Karnak Carnage

I've emerged from the defeat strongly believing in a set of principles.
Firstly, a total disavowal of autocracy and dictatorship.
Secondly, a disavowal of any resort to force or violence.
Thirdly, we have to rely on the principles of freedom, public opinion, and respect for our fellow human beings as values needed to foster and advance progress.  With them at our disposal it can be achieved.
Fourthly, we must learn to accept from Western civilisation the value of science and the scientific method, and without any argument. 
Nothing else should be automatically accepted  without a full discussion of our current realities. 
With that in mind, we should be prepared to get rid of all the fetters that tie us down, whether ancient or modern.
Two graffiti artists from the opposition grouping known as the April 6 Youth, Ahmad Maher and Amr Ali, were arrested for spray painting political slogans on Feb. 17. Maher said he and Ali were spray painting — in Giza, Dokki, Agouza and Imbaba — for two nights prior to their arrest.

These words were not the words uttered by Mubarak yesterday,  to a waiting world glued to its screens, TV's, Computer, Pads, Pods and BB's, and almost as impatient as the tens of thousands of protesters in the streets of Egypt that were denied access to any communication medium and were calling for the "Snake" to resign.
Neither were they proclaimed by the newly appointed Vice-President - appointed by said snake as "goodwill gesture" towards fighting, tired, brutalized, abused, hungry, disenchanted and sometimes dying, crowd of protesters  -  Omar Souleiman.

Yet, those are the very words the crowds are waiting to hear and are ready to give their lives for.  Those principles are the ones they yearn to hear and live by.  But no-one said them. 
The revolution, for it now seems fair enough to call it that, although many still prefer the less violent term of 'protests', that came to live on screens, as any modern play should, seems to be lacking the one crucial element to make it perfect: a head!
Someone who would have rallied the people around those principles, principles by which he would have lived and abided himself, and in which he would believe intrinsically, which in turn would enable him to sell them as  "pre-paid package deals" .    That same person would have thought of including in the package some basic political program about how he would implement all those reforms, both economic and political.  Note that those  reforms truly are needed in Egypt.  (34% of the population in Egypt is under the age of 14, 50% is under the age of 25.  The World Bank estimates that in the next ten years around 100 million new jobs will have to be created if unemployment is not to rise from its already very high levels - officially 9.4%, unofficial estimates run it closer to 20%).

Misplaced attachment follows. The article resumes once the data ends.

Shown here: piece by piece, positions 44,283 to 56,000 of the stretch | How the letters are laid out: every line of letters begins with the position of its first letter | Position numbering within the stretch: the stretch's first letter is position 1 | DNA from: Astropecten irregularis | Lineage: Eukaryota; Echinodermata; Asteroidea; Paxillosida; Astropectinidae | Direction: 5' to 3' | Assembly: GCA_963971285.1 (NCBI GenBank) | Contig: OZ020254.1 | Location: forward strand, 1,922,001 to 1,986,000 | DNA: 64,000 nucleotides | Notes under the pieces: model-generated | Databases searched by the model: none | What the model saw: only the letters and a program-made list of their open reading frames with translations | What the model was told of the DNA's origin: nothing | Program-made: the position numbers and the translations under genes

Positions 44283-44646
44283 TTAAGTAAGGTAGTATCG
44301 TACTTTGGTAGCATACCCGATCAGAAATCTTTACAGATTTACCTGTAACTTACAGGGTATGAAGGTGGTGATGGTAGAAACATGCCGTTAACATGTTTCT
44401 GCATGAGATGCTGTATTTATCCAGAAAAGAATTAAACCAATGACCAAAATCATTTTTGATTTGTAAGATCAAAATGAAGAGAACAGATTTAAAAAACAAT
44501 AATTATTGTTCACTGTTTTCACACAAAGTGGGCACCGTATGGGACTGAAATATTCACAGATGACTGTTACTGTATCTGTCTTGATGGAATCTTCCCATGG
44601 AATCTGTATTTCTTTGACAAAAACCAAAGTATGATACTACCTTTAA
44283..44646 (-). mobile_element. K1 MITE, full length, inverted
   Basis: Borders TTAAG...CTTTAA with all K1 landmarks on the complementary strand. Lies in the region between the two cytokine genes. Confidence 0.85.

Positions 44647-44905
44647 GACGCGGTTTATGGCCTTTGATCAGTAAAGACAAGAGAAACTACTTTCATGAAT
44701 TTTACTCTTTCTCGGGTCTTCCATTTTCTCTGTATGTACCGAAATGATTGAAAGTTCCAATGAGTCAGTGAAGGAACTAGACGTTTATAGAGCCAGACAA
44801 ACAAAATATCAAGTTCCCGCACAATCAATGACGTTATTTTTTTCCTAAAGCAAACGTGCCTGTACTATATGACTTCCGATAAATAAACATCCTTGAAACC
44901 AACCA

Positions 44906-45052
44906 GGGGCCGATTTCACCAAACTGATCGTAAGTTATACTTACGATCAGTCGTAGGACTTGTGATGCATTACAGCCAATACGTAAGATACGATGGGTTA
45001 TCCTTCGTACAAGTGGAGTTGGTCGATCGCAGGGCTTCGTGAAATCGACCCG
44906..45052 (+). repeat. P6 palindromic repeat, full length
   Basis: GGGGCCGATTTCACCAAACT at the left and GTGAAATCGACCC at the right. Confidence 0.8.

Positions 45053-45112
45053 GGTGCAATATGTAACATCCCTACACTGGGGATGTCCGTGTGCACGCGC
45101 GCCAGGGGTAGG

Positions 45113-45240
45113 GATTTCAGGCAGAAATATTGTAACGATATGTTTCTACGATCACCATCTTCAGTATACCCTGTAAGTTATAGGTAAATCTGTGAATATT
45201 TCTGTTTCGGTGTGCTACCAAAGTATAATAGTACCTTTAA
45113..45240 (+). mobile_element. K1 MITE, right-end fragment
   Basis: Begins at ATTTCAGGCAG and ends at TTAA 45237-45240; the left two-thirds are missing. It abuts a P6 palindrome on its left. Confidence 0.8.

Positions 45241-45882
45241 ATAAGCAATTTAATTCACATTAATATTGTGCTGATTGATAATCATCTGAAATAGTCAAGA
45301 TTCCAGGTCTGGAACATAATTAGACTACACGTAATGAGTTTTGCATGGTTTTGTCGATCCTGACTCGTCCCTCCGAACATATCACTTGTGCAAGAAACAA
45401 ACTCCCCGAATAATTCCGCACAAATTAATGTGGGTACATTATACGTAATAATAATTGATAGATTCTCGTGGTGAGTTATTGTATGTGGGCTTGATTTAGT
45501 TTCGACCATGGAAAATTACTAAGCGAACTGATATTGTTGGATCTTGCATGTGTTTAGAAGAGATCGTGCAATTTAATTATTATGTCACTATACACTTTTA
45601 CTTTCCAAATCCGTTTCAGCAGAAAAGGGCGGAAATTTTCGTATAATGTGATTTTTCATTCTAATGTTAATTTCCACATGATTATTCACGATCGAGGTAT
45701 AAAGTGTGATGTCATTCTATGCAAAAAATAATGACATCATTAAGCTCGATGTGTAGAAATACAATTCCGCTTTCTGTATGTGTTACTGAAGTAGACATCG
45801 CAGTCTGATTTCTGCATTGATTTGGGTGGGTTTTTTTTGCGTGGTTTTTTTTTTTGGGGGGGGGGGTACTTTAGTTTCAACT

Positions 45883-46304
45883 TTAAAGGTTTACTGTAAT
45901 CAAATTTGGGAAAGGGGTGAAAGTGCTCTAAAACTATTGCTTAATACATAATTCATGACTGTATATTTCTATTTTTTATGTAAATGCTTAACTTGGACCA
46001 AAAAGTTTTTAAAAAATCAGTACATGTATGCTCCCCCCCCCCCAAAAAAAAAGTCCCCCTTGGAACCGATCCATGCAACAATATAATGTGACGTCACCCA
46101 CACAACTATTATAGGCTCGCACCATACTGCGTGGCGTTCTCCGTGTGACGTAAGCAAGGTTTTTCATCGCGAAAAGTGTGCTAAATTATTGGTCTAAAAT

However, in today's reality, however much had such a person wanted to rally crowds around those principles, he would not have been able to go beyond the second, max 3rd pri    [Your tweet was over 140 characters. You'll have to be more clever. ]
... for you can only tweet 140 characters.  Clearly not enough to design and pass on full political programs.
Interestingly, all of these principles and ideas have been heard during the protests, but not from one man, not by the same people and never all together, leaving the place for … basically anyone trying to get into the Palace with the people's support, hence the fear of the West who for the most have no idea who else would be a possible candidate and who would serve their interests best.  The West talked a lot of Elbaradei and all the TV channels have already interviewed him at least once.  But that is merely because of his good syntax in English, not so much because he is supported and liked by the people - even though he would like  to be and has jumped on the occasion to fill in the gap.  The lack of knowledge of Arabic makes the situation even more unclear to Western journalists who not only have worry about relaying the messages in a dis-communicated world, but are also struggling to understand what is being said around them.  And I assure you that the majority of the Egyptians do not speak English and did not go to the same school Elbaradei went too.

So in the meantime, Mubarak, an army man, posted another army man as his Vice-President, another army man as his Prime Minister in charge of forming a new government and the rest of the army in the streets of the country … in order to defend the protesters who truly like and respect the army,  … unlike the police who are "thugs" like the "snake". 

Mubarak will not stay in power, but with or without revolution, at his age and with his health, anyone could have predicted that too.   There is no doubt that eventually the gap will be filled.  Somebody will find himself propelled at the head of this revolution and will manage to "be more clever" and trespass the 140 characters' limit.  Will he manage to "get rid of all the fetters that tie us down, whether ancient or modern"?  How many lives will it take until that happens? 
That remains to be seen. 

At the time of writing, the streets were still crowded with people refusing to accept to replace "Mubarak by Mubarak" .

The words beautifully spoken at the beginning of the article came from  mouth of the villain in Naguib Mahfouz'  Karnak Café. 

So there is the philosophy of Khalid Safwan*" 

{*Safwan is the "bad cop", the torturer in the novel, who is endowed by a new sense of justice and whose world vision changes completely  by the end of the novel .   He ends up a new man, accepted by his peers , some of them survivors from his darker days when he seemed quite unable to greet another human being without a good mix of  water and electricity, in lieu of others' morning gin 'n tonic.  }



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